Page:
Kubernetes @ Home Pt 1: Talos & Proxmox

Jan. 25, 2021

Kyle Kaniecki

If you haven't been following along with this blog series, the other parts are here:

Using Talos For Kubernetes At Home (Here)

Kubernetes @ Home Pt 2: Rook/Ceph storage (Not Completed)

Kubernetes @ Home Pt 3: Taints, Tolerations, Tada! (Not completed)

Kubernetes @ Home Pt 4: Simulating High Availability (Not Completed)

Kubernetes @ Home Pt 5: Bringing it all together - and simplification (Not Completed)

And the code for all of these articles in located on my Gitlab.

The blog series are living documents, so I will be updating the specific articles or adding new ones as I continue to fine tune my home lab cluster


Holy vacation, Batman! I've been gone for a while, and haven't been as active on my blog lately, but I promise that it was for a good reason. I've finally started my homelab, and have some really exciting content to share with the void.

As mentioned in my Running bitwarden_rs on Kubernetes blog post, I planned on running my own kubernetes cluster at home. Back in my junior year of college, I happened to land on a project with a peer of mine named Jason (Jason, if you're reading this, thank you!). He happened to have an old server chassis laying around that he was willing to part ways with. The server chassis was a Chenbro RM21706, but had no drives, no motherboard or compute components, and only included the RAID card, chassis fans, and power supply. However, it was the beginning of a server, and I was determined to have it be my server. Quickly, I found an ATX-E motherboard on Facebook marketplace with 2 Quad Core Xeon processors, their cooling blocks, and 32GB of DDR2 RAM (yes, you read that right). However, the motherboard only cost me a whopping $25, so I couldn't pass up the chance to boot up this server and get it running. After buying it from the seller, rushing home and ripping the top panel off of the chassis, I was on my way to starting this thing up.

However, I quickly found out that the old motherboard I had bought was LOUD, like really loud. When I turned the thing on, even in our storage closet, it sounded like a vacuum cleaner was running in the other room. The old Intel CPU cooler ran at super high RPMs, and I didn't want to mess with the BIOS to get the noise level down when I could invest in something a little more modern. This would also allowed me to keep the power costs down, as I was going to be running this in my home 24/7. The Chenbro was fun to play around with, but for running a 24/7 server with home utilities, it was just too loud and power hungry. So instead, I decided to invest around $400 in a new (to me) Dell r620. This little 1U server was not only much more power efficient, but it also was much quieter than the old Chenbro, even being a 1U. The specs of the machine are as follows:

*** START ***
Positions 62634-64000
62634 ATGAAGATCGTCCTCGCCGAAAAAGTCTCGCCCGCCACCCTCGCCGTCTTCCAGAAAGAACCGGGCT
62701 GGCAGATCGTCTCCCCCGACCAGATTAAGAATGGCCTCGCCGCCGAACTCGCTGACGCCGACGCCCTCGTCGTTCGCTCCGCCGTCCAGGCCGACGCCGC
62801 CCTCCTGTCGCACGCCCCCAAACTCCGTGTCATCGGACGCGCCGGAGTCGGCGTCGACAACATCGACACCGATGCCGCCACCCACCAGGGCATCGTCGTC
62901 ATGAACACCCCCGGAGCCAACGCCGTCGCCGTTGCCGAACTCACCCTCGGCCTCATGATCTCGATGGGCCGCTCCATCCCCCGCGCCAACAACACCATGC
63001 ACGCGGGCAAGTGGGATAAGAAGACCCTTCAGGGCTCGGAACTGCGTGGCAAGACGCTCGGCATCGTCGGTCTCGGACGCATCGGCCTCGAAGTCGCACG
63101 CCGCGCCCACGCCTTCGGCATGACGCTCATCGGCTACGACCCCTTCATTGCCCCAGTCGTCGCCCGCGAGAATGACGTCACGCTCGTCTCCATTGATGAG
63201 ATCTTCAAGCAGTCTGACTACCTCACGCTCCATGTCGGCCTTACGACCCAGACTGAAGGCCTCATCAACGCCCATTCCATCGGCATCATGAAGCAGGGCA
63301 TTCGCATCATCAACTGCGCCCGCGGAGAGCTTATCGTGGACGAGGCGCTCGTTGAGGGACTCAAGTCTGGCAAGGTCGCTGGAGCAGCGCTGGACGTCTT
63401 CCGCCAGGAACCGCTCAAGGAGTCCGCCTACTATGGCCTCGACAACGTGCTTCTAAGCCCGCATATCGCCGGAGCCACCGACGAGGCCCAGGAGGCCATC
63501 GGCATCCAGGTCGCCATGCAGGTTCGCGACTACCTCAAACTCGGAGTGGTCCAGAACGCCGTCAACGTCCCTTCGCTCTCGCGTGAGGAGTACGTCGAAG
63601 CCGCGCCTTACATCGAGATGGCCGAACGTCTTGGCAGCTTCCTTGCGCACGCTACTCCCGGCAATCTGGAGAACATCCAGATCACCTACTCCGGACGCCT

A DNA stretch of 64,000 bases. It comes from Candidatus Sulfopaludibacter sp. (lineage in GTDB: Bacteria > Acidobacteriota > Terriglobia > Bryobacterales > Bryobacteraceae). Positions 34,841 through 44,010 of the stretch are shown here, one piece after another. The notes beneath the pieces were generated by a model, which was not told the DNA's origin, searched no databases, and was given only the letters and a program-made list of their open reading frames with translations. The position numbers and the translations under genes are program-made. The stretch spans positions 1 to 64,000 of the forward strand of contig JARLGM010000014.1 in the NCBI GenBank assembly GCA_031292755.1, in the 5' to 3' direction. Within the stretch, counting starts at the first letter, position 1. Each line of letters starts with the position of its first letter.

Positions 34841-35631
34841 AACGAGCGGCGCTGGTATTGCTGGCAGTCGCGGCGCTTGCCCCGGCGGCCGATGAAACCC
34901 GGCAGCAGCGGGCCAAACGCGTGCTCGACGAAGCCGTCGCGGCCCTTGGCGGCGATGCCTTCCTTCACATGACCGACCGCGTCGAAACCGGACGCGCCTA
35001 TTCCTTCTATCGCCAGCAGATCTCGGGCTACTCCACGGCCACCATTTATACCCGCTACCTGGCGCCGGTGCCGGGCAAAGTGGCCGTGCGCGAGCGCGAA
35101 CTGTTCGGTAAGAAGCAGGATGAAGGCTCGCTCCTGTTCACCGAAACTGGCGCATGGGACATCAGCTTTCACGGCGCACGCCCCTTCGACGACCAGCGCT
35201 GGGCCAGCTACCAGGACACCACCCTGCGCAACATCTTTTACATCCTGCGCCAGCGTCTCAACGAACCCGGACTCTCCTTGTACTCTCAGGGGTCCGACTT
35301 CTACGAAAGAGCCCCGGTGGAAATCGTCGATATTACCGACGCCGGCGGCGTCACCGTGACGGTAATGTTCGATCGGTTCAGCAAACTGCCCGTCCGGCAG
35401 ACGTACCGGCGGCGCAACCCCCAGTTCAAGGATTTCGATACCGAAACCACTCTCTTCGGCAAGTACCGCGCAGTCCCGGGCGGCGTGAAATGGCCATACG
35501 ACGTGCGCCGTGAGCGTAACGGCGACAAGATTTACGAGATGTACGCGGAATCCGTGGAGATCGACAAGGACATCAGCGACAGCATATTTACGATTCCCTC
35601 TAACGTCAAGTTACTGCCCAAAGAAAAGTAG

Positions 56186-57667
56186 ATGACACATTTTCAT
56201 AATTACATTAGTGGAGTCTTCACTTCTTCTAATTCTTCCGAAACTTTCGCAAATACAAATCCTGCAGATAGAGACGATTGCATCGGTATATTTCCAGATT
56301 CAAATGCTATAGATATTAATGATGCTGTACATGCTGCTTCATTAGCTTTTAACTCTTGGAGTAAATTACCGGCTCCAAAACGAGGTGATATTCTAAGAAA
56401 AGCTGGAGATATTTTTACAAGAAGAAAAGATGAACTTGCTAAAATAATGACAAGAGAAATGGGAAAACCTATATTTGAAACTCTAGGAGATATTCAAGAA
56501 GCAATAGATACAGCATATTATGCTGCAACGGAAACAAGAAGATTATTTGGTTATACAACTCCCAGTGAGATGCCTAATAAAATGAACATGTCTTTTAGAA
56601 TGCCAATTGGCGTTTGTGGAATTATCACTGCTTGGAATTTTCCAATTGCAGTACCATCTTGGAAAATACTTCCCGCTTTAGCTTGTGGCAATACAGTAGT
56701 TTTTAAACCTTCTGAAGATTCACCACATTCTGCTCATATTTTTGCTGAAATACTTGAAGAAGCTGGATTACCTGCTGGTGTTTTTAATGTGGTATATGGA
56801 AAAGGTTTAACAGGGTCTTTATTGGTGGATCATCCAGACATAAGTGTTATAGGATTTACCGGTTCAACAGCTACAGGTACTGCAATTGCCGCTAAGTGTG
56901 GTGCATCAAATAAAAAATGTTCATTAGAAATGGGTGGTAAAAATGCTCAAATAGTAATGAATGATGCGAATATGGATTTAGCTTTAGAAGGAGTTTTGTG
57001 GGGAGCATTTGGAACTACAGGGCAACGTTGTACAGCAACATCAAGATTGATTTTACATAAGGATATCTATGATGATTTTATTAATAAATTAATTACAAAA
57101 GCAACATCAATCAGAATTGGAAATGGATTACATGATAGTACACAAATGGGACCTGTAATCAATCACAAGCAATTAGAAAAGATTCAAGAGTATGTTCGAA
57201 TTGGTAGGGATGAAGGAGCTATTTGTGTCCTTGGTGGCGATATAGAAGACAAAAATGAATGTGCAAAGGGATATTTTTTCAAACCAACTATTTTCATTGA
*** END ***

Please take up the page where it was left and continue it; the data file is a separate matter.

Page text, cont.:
• CPU: 2x Intel E5-2670
  • RAM: 128 GB DDR3
  • 8x 1TB 2.5in Seagates

I threw the thing in my server box and booted it up. Looking at my Kill-A-Watt, the new R620 would cost me around $12/month to run 24/7. Great, much cheaper than the $50 I was spending on a minimal kubernetes cluster in the cloud.


First, I had to install Proxmox on the servers. I decided to go with Proxmox because it is really just a modified version of Debian under the hood, and for my home environment, I would rather have something I am familiar with instead of something that is "more secure." This kind of led me to stray away from ESXi and other platforms, which instead have custom kernels for virtualization. After I grabbed the latest Proxmox image, I dd'd the ISO to a space USB drive I had laying around to create a bootable disk.

$ lsblk
sda             8:0    0 232.9G  0 disk
├─sda1          8:1    0    16M  0 part
└─sda2          8:2    0 232.9G  0 part
$ sudo dd if=/path/to.iso of=/dev/sdX bs=1M status=progress

After the dd command finished, I was able to pull the USB out of my main desktop and plug it into the front of the R620. From here, I was able to configure the BIOS, IPMI server, and raid card. The BIOS already came with pretty sane defaults, so I left that as the default. The fans were quiet enough that I didn't feel the need to modify the fan speeds in the BIOS, but it is available if needed.

Once I got to the raid card configuration though, I was confronted with 2 different paths:

1. Create a raid disk using the built-in H710P raid controller on the r620. This would give me a raid-5 level disk array across the 7 disks that I had for storage.

  1. Since the H710P doesn't support HBA mode, I could create a bunch of "raid 0" disks, and pass those raid disks to the VMs.

Guess which one I picked initially, and guess which one I needed?
(Spoiler: Go with the many raid 0 disks configuration if you're using ZFS storage or Rook/Ceph. They don't play well with a hardware raid controller)

So after configurating the firmware of the machine, I picked the USB drive as my boot device and started up the proxmox installer. The Proxmox Installation Guide is very good at describing all the steps, and the installer itself is very easy to use, so I won't reiterate that here.

Once I had Proxmox booted on my R620, it was time to create a few VMs to start a kubernetes cluster. But I was faced with another decision: I wanted to use proxmox to simulate a larger cluster than I realistically had (10 kubernetes nodes instead of just the R620), but I also wanted to make sure that I utilized as much of the server's resources as possible for pods, not underlying VM operating system bloat. So during my researching on the internet, I found that I had a few options that would allow me to minimize the operating system bloat, while also minimizing the amount of maintainence I would need to do to the underlying operating system. They are:

  1. Talos System's Talos
  2. Rancher Lab's k3OS

For each of the operating systems, I'll go over a quick pros/cons list. Tl;DR: I chose Talos